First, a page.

What are the factors of production?

Factors of production are resources that are considered the basic building blocks of production in an economy. Land, labor and capital are widely considered to be the three main factors of production. Factors of production are considered as basic inputs which are absolutely necessary for the production of any product or service useful to the final consumer. Take the case of something as simple as a burger. Producing burgers requires real estate and raw materials (land), the efforts of many workers (labor), and cooking equipment (capital). Indeed, such a mix of land, labor and capital occurs at various stages of the production process of any good in a modern economy. More recently, entrepreneurship is also considered by many as the fourth factor of production. It is considered to be the most important factor of production which combines the other three factors. In fact, many believe that without entrepreneurship the other factors of production would become useless.

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Some heterodox economists, however, consider land, labor and time as the three main factors of production. They believe that capital and entrepreneurship are secondary factors of production in the sense that these factors first originate from the combination of land, labor and time. In the modern economy, physical capital, such as machines, is first produced by a mixture of land and labor over a period of time. Only after this happens do we see capital being brought to life and used to produce other intermediate or final goods and services. Similarly, these economists argue, entrepreneurship, which involves an element of uncertainty, can also be seen as the product of a combination of the three primary factors of production, namely land, labor and time. Remember that the entrepreneur’s role involves dealing with uncertainty that plagues the production process. This element of uncertainty is brought into the picture by time, which is necessarily involved in the production of any product or service. Some individuals or groups of entrepreneurs typically risk investing money in the present moment and then wait to reap the rewards of the investment some time in the uncertain future. The concept of an entrepreneur can also be considered fundamentally as a form of labor. And real estate and other materials that the entrepreneur personally uses for work can be classified as land.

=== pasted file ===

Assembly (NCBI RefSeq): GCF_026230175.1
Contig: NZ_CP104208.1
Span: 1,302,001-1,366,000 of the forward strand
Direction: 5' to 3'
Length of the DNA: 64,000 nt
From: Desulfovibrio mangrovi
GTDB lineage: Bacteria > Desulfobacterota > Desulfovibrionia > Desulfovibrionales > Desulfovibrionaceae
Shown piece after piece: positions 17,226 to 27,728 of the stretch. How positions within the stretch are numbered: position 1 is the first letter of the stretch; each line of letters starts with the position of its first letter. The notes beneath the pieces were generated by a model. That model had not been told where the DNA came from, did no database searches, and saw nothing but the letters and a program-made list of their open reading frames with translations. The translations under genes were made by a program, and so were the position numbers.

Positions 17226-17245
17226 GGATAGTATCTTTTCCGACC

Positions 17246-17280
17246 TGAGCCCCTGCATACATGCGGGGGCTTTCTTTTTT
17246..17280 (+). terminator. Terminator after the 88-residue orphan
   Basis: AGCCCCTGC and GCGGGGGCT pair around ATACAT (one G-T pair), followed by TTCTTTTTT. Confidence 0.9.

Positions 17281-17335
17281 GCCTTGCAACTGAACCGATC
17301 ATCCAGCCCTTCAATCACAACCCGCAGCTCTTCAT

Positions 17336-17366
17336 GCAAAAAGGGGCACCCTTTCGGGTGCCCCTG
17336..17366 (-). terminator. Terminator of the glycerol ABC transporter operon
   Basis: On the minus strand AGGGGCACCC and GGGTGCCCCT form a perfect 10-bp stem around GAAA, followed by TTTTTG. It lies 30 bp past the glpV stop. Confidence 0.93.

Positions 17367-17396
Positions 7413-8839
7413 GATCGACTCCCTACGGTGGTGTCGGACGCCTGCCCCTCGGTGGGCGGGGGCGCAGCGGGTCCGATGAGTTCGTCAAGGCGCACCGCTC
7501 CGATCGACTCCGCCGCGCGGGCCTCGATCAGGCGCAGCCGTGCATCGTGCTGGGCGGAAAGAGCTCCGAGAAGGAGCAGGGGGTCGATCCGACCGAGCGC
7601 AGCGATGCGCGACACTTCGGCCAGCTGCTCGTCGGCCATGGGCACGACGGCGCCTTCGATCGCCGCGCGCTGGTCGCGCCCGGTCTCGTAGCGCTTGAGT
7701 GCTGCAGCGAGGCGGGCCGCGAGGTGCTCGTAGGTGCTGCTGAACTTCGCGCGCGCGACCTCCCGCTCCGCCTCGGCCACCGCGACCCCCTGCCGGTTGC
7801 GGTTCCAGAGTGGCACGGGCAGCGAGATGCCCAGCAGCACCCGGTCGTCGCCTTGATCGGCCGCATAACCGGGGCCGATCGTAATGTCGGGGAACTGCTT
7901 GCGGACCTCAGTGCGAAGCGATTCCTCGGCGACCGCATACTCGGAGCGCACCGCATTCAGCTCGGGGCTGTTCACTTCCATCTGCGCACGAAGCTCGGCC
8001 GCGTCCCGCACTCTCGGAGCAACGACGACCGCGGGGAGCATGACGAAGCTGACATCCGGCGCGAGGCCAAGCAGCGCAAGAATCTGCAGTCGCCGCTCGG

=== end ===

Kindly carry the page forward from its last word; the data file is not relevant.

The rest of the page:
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Private or public ownership

Ownership of the factors of production has been a matter of intense debate for centuries among thinkers belonging to different schools of economic thought. For example, Marxist economists have long argued that the factors of production need to be collectively owned by the state. This was behind centrally planned economies like the former Soviet Union, as opposed to economies like the United States where the factors of production were largely owned by private individuals or groups. Marxists believe that private ownership of the factors of production leads to the exploitation of labor supplied by the working class and the mismanagement of scarce resources. They argue that stale planners, on the other hand, can overcome both of these problems by formulating a sound collective economic plan. Economists of various free market schools of thought, however, strongly believe in private ownership of all factors of production in an economy. They argue that private ownership gives resource owners incentives to use the factors of production most efficiently, both to avoid unnecessary waste and to extract maximum value from limited resources.


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